Daily Experiences of Discrimination: Voices from Milwaukee

July 11, 2024

Racial discrimination continues to be a common experience with 50%–60% of Black Americans reporting being treated differently and negatively because of their race (Robert Wood Johnson Foundation, 2017). Typical forms of racial discrimination include exclusion, stigmatization, social distancing, harassment, and/or maltreatment (Brondolo et al., 2005). Racial discrimination can occur a variety of settings including the workplace, within health care, or in school among others (Williams et al., 2019).


Experiences of racial discrimination may trigger the same stress responses like in other forms of trauma. It’s critical to understand experiences of racial discrimination as it has been associated with health in a variety of ways including early death, cardiovascular disease, chronic pain, diabetes, and other medical conditions (Brown et al., 2018; Loberg et al.,2018; Panza et al., 2019).


The D.R.I.V.E. research study included 400 Black American adults living in Milwaukee seeking services from the SDC to learn how common racial discrimination was in their daily lives (see questions below). Participants reported experiencing discrimination, on average, 254 times per year, nearly everyday. Some participants even reported experiencing discrimination over 5x every day. When considering the different types of discrimination, people said they experienced roughly 4.5 of the 9 situations of discrimination asked on the survey in their lifetime.


The level of racial discrimination reported by Black Americans in the D.R.I.V.E study is very high and may increase risk for poor health. Repeated experiences of racial discrimination can continually activate bodily systems attempting to regulate the stress, which over time, can lead to physical ‘wear and tear’ (Forde et al., 2019; Geronimus, 1992; Goosby et al., 2018). Living with racism in Milwaukee has a negative impact on our community and the lives and wellbeing of Black residents (Geronimus, 1992; Carter et al., 2021). The key to reducing these negative consequences is finding support in one another, using the neighborhood or community as are source, and taking part in daily healthy behaviors, like exercise, sleep, and a nutritious diet. The ongoing vast experiences of racism shared by D.R.I.V.E. participants amplifies the need to address this prevalent issue at the community, county and state level.

Everyday  Discrimination Scale

In  your day-to-day life, how often do any of the following things happen to you?

1.     You are treated with less courtesy than other people are.

2.     You are treated with less respect than other people are.

3.     You receive poorer service than other people at restaurants or stores.

4.     People act as if they think you are not smart.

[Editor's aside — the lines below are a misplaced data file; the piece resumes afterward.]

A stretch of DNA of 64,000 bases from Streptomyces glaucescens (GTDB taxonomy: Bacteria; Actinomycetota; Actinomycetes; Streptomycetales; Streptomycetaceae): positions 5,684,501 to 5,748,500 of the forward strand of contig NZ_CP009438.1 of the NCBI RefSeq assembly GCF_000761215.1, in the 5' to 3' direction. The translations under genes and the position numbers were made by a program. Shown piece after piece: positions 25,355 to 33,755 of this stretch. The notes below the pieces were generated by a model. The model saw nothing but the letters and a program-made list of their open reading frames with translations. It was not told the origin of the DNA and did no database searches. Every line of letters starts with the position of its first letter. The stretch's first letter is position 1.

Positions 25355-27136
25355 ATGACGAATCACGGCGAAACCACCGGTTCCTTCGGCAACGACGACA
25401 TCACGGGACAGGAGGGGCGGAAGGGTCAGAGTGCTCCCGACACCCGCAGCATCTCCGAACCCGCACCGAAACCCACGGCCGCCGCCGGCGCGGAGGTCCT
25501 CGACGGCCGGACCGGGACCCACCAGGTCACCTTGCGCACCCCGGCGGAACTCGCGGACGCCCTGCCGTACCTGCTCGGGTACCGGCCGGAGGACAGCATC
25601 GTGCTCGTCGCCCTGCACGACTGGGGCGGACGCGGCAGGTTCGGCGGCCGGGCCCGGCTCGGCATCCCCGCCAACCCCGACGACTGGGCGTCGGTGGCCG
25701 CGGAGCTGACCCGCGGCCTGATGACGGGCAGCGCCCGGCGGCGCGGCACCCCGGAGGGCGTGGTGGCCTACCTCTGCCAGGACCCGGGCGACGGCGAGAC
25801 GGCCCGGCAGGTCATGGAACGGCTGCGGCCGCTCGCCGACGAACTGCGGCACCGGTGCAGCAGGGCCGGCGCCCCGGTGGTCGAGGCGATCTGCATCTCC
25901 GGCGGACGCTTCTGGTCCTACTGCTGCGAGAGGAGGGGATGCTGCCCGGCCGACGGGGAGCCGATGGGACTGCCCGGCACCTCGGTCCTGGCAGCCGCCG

5.     People act as if they are afraid of you.

6.     People act as if they think you are dishonest.

7.     People act as if they’re better than you are.

8.     You are called names or insulted.

9.     You are threatened or harassed.

The D.R.I.V.E. study was supported by a grant from the Advancing a Healthier Wisconsin Foundation.


  • Robert Wood Johnson Foundation. (2017). Discrimination in America: Experiences and views of African Americans. https://www.rwjf.org/en/library/research/2017/10/discrimination-in-america-experiences-and-views.html
  • Williams, D. R., & Mohammed, S. A. (2013). Racism and health I: Pathways and scientific evidence. American Behavioral Scientist, 57(8), 1152–1173.https://doi.org/10.1177/0002764213487340
  • Brondolo, E., Kelly, K. P., Coakley, V., Gordon, T., Thompson, S., Levy,E., Cassells, A., Tobin, J. N., Sweeney, M., & Contrada, R. J. (2005). The Perceived Ethnic Discrimination Questionnaire: Development and preliminary validation of a community version. Journal of Applied SocialPsychology, 35(2), 335–365. https://doi.org/10.1111/j.1559-1816.2005.tb02124.x
  • Brown, T.T., Partanen, J.,Chuong, L., Villaverde, V., Griffin, A.C., Mendelson, A., 2018. Discriminationhurts: the effect of discrimination on the development of chronic pain. Soc.Sci. Med. 204, 1–8. https://doi.org/10.1016/j.socscimed.2018.03.015.
  • Loberg, J.A., Hayward, R.D.,Fessler, M., Edhayan, E., 2018. Associations of race, mechanism of injury, andneighborhood poverty with in-hospital mortality from trauma: a population-basedstudy in the Detroit metropolitan area. Medicine 97 (39). https://doi.org/10.1097/md.0000000000012606.
  • Panza, G.A., Puhl, R.M.,Taylor, B.A., Zaleski, A.L., Livingston, J., Pescatello, L.S., 2019. Linksbetween discrimination and cardiovascular health among socially stigmatizedgroups: A systematic review. PLoS One 14 (6), e0217623.
  • Geronimus, A.T., 1992. The weathering hypothesis and the health of African-American women and infants:evidence and speculations. Ethn. Dis. 2 (3), 207–221.http:// www.jstor.org/stable/45403051.
  • Carter, R.T., 2007. Racism and psychological and emotional injury: Recognizing and assessing race-based traumatic stress. Couns. Psychol. 35 (1), 13–105.
  • Forde, A.T., Crookes, D.M.,Suglia, S.F., Demmer, R.T., 2019. The weathering hypothesis as an explanationfor racial disparities in health: a systematic review. Ann. Epidemiol. 33, 1–18. https://doi.org/10.1016/j.annepidem.2019.02.011.